Mullens Reflect on 40 Years of Marriage, Service
By Lisa Daniel
American Forces Press Service
WASHINGTON, Jul. 12, 2010 Forty years ago today, Navy Adm. Mike Mullen and his wife, Deborah, said, “I do” -- not just to each other, but to four decades in the Navy.
Navy Adm. Mike Mullen, chairman of the Joint Chiefs of Staff; his wife Deborah, USS Dewey ship's sponsor; and Navy Cmdr. Warren R. Buller, the USS Dewey’s commanding officer, watch the crew bring the ship to life at the commissioning ceremony for the Navy's newest Arleigh Burke-class guided missile destroyer at Seal Beach Naval Weapons Station, Calif., March 6, 2010. DoD photo by Navy Petty Officer 1st Class Chad McNeeley
(Click photo for screen-resolution image);high-resolution image available.
The couple, who frequently appear together to discuss issues important to military families, recently spoke about their own military life to the armed forces’ youngest family members.
In a video taped earlier this month as part of an Armed Forces Foundation Veterans Day message for elementary-age children of servicemembers, the Mullens recounted their earlier days of long deployments and frequent moves with their two sons.
“It’s been a wonderful, wonderful life,” the admiral said. “But Deborah sacrificed a lot for my career, and so did our two boys.”
Mullen, chairman of the Joint Chiefs of Staff, was in his final year at the U.S. Naval Academy when the couple met – introduced by their mothers – at a wedding. Their first date was the 1967 Army-Navy football game in Philadelphia.
Mrs. Mullen acknowledged she faced a tough decision about marrying into the military. She knew the lifestyle was hard, she said, and with the Vietnam War in full force, her husband certainly would be sent.
Still, love endured and the couple married in 1970. “I only expected we would be in the Navy about five years,” she said.
It didn’t take long, though, before the Mullens realized they were in the military for the long haul. Over time, she said, she came to see that “Mike and the Navy were perfect for each other.”
“I learned that this was more than just a job to Mike,” she said. “It was his way of life, and it would be my way of life and that of our children.”
The couple noted the challenges all military families face with frequent moves, new schools, and having to make new friends.
“As we moved around, … we spent a lot of time trying to figure out what was best for our two boys,” the admiral said. “We tried to always focus on where we would live next, the transition, and where were the good schools. Too often, I had to move ahead, and Deborah and the boys had to figure it out on their own.”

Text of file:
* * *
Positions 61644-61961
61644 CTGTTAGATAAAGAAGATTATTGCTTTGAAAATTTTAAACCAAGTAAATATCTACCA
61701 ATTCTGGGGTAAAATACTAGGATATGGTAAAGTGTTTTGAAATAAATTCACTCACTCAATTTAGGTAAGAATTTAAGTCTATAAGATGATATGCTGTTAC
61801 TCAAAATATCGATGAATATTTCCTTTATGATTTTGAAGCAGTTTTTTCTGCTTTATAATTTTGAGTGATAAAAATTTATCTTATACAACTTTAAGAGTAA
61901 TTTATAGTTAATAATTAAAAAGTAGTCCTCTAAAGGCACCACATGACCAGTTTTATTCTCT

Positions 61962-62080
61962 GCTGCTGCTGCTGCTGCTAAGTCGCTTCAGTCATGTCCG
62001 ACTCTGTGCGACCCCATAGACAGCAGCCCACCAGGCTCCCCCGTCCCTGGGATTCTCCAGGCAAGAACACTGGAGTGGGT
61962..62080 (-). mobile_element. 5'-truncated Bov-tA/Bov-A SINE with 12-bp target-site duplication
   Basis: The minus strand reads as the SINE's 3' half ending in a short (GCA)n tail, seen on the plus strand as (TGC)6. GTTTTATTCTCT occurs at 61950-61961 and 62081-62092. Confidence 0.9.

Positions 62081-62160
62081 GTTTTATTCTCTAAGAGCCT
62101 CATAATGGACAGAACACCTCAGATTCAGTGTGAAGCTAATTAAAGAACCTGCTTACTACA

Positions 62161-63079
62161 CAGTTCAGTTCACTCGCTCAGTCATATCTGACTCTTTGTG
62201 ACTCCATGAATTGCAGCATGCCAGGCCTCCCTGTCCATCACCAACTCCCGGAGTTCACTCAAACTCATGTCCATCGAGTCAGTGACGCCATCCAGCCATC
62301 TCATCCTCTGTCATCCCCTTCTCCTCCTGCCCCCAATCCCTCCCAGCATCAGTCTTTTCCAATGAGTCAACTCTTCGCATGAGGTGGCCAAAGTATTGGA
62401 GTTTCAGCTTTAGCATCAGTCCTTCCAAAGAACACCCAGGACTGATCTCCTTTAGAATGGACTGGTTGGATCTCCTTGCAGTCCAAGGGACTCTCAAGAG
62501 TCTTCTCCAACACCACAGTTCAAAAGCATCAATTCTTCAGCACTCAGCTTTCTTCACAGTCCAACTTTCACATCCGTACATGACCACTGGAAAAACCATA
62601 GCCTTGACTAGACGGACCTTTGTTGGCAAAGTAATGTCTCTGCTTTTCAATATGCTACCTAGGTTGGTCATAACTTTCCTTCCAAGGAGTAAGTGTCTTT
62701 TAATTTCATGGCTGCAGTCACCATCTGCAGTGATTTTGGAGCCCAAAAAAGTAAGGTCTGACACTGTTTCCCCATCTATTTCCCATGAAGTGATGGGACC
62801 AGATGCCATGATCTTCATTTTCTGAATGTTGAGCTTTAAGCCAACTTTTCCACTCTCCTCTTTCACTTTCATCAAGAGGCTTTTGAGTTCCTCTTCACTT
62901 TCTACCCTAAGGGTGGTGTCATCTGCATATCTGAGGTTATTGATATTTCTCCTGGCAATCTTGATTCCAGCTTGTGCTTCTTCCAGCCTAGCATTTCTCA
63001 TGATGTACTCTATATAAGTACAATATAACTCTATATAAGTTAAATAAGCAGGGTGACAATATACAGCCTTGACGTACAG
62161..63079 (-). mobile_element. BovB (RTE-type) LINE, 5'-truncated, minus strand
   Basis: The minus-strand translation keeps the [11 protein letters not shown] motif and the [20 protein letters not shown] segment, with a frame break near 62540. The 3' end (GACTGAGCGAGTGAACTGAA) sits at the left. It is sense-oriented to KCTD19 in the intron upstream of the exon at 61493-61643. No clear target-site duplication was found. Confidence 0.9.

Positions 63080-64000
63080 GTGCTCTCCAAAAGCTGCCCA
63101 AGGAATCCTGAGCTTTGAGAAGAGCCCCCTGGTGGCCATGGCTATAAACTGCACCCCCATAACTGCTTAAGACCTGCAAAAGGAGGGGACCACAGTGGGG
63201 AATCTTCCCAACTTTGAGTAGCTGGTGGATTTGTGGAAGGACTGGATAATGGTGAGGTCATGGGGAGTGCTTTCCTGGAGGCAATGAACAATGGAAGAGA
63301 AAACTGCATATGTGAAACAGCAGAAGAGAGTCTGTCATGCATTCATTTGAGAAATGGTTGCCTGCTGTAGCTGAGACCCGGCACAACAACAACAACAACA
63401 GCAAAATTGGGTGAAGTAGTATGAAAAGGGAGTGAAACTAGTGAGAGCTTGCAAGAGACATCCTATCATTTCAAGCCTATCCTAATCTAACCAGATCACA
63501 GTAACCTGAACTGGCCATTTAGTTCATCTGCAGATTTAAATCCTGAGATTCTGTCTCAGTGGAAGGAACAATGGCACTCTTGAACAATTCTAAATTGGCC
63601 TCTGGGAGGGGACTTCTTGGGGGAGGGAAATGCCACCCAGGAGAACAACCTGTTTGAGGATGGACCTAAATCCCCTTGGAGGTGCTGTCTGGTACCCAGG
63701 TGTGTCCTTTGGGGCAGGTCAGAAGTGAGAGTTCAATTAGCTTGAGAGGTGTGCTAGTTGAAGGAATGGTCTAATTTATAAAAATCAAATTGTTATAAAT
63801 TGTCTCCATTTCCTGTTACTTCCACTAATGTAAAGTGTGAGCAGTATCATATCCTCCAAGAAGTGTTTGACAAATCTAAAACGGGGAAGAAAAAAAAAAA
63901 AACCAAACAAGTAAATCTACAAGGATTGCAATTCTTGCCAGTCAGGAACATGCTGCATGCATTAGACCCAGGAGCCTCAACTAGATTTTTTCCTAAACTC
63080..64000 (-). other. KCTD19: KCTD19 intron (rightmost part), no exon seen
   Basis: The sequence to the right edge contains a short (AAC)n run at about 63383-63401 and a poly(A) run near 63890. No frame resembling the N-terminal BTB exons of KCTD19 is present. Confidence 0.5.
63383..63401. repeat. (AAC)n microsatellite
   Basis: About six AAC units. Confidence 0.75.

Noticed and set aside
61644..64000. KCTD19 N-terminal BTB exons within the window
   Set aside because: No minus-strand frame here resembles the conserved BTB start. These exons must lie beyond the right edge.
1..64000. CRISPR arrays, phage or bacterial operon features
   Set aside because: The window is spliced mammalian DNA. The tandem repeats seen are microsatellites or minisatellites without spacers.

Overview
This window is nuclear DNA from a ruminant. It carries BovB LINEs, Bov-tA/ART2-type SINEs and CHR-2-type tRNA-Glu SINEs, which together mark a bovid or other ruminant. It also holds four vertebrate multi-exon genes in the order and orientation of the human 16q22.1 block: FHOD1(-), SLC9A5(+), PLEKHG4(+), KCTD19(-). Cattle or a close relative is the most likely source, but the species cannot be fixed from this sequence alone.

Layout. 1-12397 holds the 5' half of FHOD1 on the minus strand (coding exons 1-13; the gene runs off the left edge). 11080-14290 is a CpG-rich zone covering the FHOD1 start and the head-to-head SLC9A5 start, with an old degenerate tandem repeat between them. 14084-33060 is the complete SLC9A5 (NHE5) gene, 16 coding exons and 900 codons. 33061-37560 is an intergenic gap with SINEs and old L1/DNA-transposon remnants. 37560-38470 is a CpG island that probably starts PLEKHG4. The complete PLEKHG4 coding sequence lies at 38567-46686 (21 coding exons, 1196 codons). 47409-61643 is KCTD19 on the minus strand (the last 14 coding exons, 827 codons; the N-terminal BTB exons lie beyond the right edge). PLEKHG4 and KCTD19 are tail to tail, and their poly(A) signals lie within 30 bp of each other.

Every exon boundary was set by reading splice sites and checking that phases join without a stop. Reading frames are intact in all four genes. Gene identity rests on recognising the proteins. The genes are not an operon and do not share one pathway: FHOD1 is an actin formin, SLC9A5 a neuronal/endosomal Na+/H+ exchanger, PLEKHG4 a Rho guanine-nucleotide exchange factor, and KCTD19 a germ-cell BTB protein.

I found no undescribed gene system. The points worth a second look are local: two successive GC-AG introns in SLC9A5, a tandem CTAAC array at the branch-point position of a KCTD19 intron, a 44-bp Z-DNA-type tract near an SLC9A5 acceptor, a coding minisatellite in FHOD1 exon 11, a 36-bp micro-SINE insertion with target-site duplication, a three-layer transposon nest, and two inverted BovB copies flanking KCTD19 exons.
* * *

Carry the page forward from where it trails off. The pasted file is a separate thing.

But overall, Mrs. Mullen said, the nomadic Navy lifestyle presented “enormous opportunities” for the family, and their children thrived by learning to be independent and open to change.
“As they look back,” she said of their grown sons, “they see it as a very rewarding experience, and a part of life they cherish.”
While the military lifestyle worked out well for their own children, the couple said they know some have a difficult time adjusting.
“I worry a great deal about the children and their ability to make these adjustments,” Mrs. Mullen told an interviewer. The sacrifices military children make and their ability to adjust is something everyone should notice, she said.
“We’re actually inspired by these children,” she said. “They have extraordinary challenges, and I don’t think our country realizes all the sacrifices they make.”
The chairman and his wife expressed their appreciation for the sacrifices made by children of military families. “We really do believe you are the greatest,” the admiral said. “You’re part of a greater whole of a nation who care so much about what you’re doing.”
“We owe a great debt to you for what you help your mom and dad do for our country,” Mrs. Mullen added.
The Armed Forces Foundation is a Washington-based nonprofit organization that provides financial and other assistance to military families.